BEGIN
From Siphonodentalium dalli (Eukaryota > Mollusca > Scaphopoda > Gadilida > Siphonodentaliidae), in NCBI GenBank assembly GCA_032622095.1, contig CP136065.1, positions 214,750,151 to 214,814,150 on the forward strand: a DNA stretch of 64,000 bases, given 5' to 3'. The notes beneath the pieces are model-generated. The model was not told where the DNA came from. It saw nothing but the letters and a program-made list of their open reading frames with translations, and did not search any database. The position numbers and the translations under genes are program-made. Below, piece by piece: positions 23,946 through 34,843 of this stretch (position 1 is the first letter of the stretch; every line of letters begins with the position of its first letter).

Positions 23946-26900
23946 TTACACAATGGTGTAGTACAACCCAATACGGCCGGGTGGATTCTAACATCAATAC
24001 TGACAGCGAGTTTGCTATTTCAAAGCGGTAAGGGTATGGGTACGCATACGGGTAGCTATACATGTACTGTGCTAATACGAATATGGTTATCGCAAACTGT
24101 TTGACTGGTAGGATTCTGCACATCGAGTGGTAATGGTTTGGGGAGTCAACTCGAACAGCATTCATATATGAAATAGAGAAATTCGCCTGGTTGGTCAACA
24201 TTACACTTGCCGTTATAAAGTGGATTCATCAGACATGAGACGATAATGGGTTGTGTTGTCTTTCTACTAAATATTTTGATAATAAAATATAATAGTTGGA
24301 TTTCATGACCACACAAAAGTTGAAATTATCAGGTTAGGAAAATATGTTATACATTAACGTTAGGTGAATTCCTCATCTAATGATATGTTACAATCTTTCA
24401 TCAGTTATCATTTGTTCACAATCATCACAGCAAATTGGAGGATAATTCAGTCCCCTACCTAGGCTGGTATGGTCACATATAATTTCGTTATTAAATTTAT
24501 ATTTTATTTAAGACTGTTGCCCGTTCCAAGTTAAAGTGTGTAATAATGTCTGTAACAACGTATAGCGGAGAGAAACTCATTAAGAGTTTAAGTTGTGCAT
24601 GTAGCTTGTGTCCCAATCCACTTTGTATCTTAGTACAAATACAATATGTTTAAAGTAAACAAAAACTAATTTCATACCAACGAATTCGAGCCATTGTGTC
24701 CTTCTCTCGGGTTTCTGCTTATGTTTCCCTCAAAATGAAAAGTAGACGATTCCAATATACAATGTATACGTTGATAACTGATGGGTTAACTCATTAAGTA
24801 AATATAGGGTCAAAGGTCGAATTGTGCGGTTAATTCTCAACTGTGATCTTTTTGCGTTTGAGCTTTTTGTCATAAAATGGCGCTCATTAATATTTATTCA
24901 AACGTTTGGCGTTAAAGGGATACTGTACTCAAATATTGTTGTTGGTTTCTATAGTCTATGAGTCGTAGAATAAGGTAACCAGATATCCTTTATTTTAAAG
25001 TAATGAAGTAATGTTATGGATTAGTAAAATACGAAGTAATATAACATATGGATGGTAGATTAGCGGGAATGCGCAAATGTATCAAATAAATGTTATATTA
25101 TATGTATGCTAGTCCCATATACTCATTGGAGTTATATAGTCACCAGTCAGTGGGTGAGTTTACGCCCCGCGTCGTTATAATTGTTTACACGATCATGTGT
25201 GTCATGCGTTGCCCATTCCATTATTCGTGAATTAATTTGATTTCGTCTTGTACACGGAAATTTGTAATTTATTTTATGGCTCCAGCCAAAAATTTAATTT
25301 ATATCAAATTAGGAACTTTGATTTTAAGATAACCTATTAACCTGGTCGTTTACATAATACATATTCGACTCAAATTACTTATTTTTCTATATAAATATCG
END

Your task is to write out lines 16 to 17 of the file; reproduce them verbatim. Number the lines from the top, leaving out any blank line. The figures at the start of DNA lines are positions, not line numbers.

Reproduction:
25201 GTCATGCGTTGCCCATTCCATTATTCGTGAATTAATTTGATTTCGTCTTGTACACGGAAATTTGTAATTTATTTTATGGCTCCAGCCAAAAATTTAATTT
25301 ATATCAAATTAGGAACTTTGATTTTAAGATAACCTATTAACCTGGTCGTTTACATAATACATATTCGACTCAAATTACTTATTTTTCTATATAAATATCG